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Halloween is Here-What to expect of it Amid the Pandemic?

Abrar Shah

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Two halloween jac-o-lanterns smiling and glowing in the dark outside of a house

Halloween this year will undeniably be different than in previous years. A significant number of young children across the country will be disappointed. Others will eagerly wait for the holiday to return to form next year, if even possible.

There is one clear takeaway from this year though. You should simply not conduct Halloween celebrations outdoors right now, for your own good. People are responsible for others now more than ever so it is a good time to reassess what holidays are truly important. 

Most people in the world are not fond of the pandemic, and rightfully so. Halloween arguably will take place in hell this year, since seeing a person without a costume in the current climate is more fear-inducing than a person with one. 

Since Halloween is in hell, there is no better time to mention one of Germany’s finest power-metal acts, Helloween. One of the pumpkin men’s most well-known songs is “I Want Out,” a strong summary of the average person’s feelings about the pandemic.

Of course, it is not impossible to celebrate Halloween right now. All indoor activities can simply remain as they are. People who interact with each other frequently enough would not have any additional concerns.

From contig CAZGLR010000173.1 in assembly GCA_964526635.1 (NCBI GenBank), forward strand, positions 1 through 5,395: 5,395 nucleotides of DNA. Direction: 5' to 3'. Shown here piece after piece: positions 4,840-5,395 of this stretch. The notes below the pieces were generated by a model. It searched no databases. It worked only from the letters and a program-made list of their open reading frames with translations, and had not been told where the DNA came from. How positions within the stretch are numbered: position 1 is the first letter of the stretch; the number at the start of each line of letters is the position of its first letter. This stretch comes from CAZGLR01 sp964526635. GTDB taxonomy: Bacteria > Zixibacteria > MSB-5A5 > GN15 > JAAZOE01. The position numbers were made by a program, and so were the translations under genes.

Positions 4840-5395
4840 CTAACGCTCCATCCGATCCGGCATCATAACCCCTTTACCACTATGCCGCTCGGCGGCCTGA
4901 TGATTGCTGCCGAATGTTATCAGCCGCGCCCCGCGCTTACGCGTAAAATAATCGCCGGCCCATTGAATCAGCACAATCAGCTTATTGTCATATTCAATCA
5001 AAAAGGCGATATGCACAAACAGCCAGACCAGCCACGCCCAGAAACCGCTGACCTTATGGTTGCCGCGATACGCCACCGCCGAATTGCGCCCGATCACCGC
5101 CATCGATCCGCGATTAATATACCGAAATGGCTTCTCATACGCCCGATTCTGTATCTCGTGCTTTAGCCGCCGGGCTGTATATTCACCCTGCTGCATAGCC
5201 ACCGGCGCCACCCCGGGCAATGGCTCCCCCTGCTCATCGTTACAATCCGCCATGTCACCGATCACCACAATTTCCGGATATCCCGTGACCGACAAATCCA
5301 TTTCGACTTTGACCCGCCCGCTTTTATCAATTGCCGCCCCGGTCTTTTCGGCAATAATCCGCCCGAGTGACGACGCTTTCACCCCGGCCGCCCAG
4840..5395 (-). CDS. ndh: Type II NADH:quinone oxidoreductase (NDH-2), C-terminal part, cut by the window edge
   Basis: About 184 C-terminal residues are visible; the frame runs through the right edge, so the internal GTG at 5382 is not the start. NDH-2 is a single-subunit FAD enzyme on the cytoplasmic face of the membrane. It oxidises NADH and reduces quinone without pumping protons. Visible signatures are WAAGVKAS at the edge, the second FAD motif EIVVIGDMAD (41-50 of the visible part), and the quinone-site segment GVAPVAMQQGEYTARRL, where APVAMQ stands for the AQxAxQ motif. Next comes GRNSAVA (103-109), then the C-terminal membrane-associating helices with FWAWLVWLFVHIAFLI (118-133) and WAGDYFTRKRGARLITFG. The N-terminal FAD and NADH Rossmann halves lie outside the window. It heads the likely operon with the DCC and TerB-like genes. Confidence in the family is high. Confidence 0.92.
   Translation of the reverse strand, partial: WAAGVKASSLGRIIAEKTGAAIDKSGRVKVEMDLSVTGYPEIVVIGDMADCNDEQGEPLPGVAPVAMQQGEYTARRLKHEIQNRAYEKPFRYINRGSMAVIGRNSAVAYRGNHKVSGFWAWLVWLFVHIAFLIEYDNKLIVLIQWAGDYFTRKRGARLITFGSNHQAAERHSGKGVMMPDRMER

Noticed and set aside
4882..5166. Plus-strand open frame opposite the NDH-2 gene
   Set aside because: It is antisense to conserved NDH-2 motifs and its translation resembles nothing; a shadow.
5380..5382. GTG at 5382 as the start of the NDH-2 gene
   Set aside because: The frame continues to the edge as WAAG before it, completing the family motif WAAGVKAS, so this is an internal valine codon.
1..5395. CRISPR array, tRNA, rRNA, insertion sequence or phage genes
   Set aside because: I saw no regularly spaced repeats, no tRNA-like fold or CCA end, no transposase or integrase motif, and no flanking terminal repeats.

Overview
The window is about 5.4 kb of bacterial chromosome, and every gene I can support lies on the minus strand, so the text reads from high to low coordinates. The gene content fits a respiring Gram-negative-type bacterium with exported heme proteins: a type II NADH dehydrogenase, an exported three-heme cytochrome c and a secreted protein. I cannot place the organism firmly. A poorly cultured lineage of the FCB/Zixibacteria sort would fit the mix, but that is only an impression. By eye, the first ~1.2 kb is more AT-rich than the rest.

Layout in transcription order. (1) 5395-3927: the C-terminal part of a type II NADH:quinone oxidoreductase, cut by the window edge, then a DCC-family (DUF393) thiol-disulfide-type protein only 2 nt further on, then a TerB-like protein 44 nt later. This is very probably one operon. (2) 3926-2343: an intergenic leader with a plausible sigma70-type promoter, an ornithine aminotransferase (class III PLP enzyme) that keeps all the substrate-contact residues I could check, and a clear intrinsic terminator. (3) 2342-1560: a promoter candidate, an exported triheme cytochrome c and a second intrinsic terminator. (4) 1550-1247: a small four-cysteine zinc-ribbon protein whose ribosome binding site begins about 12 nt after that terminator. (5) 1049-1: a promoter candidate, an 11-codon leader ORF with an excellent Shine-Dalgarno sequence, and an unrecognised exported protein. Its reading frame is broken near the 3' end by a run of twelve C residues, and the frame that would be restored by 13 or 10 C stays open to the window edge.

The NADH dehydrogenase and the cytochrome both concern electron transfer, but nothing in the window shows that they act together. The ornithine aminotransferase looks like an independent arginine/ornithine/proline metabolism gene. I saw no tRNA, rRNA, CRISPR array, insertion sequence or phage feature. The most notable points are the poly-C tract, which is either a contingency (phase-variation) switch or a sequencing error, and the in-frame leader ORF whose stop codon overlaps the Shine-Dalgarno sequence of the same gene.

For people who are fond of horror films, this year would arguably be the best Halloween possible. They can stay in and watch as many films back to back as they could possibly want. Plus, the great thing is that they are not putting anyone in danger unless of course there are a hundred people in the same room.

If you do consider having an army of individuals, AMC’s theater renting plan may be just for you. Many horror films are still meant to be savored on the big screen. 

Trick-or-treating this year for the casually-minded individual should be a no-go. Naturally, college students should not really see themselves performing the activity this many years later unless they truly believe they have an unseverable connection with it, perhaps because of younger siblings. 

The Halloween crisis this year brings up certain questions that you ought to ask yourself regularly, but are necessary to consider in the post-COVID world. Some of the following questions may seem awfully simple, but you’ll quickly realize the many things they can apply to, and make you reflect accordingly.

  • When was the last time you performed a task within its normal timeframe?
  • When was the last time you had to pick one activity over the other because of how much time other things were taking?
  • How many times have you spent consecutive holidays with the same people, and will that be the same this year?
  • Are there any activities you have done last year that have fallen out of favor this year?
  • Has the extended period of time at home made being home less appealing?
  • Has your household successfully maintained an olive branch for the duration of this year? In other words, have your family members kept the peace? 
  • What were some of your most important realizations over the past several months?
  • Do you consider all the sides to the story (If you’re an Extreme fan, the answer would perhaps be three)?
  • Have you developed any new habits (or even lost any)?
  • Have you had any major changes in perspective on standardized, cultural, or other issues?